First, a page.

The United Nations High Commissioner for Refugees (UNHCR) today appealed for $92 million to ease the plight of some 250,000 Somalis living in one of the world’s oldest and most congested camps in Kenya and to meet the needs of new arrivals from the strife-torn nation.
Some of the camps in the 17-year-old Dadaab complex, located in remote eastern Kenya near the Somali border, are now three times their initial capacity, with thousands of new Somalis arriving each month, according to the agency.
“With the continuing conflict in their homeland showing no sign of abating, more than 60,000 Somalis have crossed into Kenya so far in 2008,” UNHCR spokesperson Ron Redmond told reporters in Geneva, adding that most of them come from the Somali capital, Mogadishu, and the Lower Juba regions of Kismayo, Jamame and Afmadow.
UNHCR is aiming to construct two new camps, which would each house up to 60,000 people, to ease the congestion in the three existing Dadaab sites, in addition to meeting the needs of new arrivals.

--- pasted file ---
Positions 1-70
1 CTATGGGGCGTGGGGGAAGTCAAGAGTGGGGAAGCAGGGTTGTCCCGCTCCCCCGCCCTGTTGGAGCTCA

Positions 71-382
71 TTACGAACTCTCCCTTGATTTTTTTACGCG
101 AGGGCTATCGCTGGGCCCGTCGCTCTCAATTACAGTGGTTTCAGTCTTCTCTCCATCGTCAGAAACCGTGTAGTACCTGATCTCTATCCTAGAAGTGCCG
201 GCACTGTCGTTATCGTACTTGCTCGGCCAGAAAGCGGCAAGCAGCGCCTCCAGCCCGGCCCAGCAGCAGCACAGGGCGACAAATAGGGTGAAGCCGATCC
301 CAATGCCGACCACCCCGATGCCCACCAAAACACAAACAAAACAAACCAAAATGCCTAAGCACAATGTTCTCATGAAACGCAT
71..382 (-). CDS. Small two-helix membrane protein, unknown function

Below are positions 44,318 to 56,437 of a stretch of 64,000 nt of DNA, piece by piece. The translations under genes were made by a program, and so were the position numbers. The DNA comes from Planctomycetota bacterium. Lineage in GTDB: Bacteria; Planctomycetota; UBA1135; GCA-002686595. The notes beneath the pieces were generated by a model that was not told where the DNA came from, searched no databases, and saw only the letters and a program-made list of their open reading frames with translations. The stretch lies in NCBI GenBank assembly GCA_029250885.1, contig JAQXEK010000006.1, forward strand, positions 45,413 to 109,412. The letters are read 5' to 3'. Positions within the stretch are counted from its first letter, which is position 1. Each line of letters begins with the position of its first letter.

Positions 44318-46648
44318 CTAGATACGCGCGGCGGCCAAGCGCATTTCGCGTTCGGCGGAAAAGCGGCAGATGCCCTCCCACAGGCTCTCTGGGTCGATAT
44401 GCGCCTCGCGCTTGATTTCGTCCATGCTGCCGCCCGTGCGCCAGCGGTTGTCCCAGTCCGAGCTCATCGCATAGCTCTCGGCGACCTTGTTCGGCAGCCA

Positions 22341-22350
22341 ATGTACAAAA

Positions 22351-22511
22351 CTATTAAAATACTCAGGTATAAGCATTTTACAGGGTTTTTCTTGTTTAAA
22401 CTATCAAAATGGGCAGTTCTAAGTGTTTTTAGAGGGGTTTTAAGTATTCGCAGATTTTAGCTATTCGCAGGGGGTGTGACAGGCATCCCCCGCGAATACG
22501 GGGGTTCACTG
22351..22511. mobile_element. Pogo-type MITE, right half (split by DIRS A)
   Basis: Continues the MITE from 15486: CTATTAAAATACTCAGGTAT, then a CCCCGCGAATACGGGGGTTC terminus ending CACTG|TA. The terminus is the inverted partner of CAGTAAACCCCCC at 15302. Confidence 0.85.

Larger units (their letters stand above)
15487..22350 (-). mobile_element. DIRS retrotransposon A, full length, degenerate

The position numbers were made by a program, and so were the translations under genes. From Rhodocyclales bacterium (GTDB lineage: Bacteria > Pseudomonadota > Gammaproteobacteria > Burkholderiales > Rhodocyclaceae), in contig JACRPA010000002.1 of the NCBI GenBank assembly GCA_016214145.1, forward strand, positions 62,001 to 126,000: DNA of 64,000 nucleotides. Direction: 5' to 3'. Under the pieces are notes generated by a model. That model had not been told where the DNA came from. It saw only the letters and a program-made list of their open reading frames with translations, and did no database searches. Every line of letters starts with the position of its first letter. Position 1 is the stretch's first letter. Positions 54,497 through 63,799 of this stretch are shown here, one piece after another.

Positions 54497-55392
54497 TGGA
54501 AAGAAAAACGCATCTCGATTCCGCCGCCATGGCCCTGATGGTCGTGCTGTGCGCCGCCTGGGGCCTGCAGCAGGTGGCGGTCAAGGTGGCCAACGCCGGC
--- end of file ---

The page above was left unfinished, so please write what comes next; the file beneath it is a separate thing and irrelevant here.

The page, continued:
The funds sought will also be used for protection and legal assistance, food aid and the provision of basic household supplies.
Somalia, which has not had a functioning national government since 1991, has been plagued by fighting and humanitarian suffering for decades. Continuing instability, coupled with drought, high food prices and the collapse of the local currency have only worsened the dire humanitarian situation in recent months.
The UN estimates that some 3.2 million people, or 40 per cent of the population, are in need of assistance. In addition, over 1 million people in the country have been uprooted by violence, and thousands of people are displaced every week.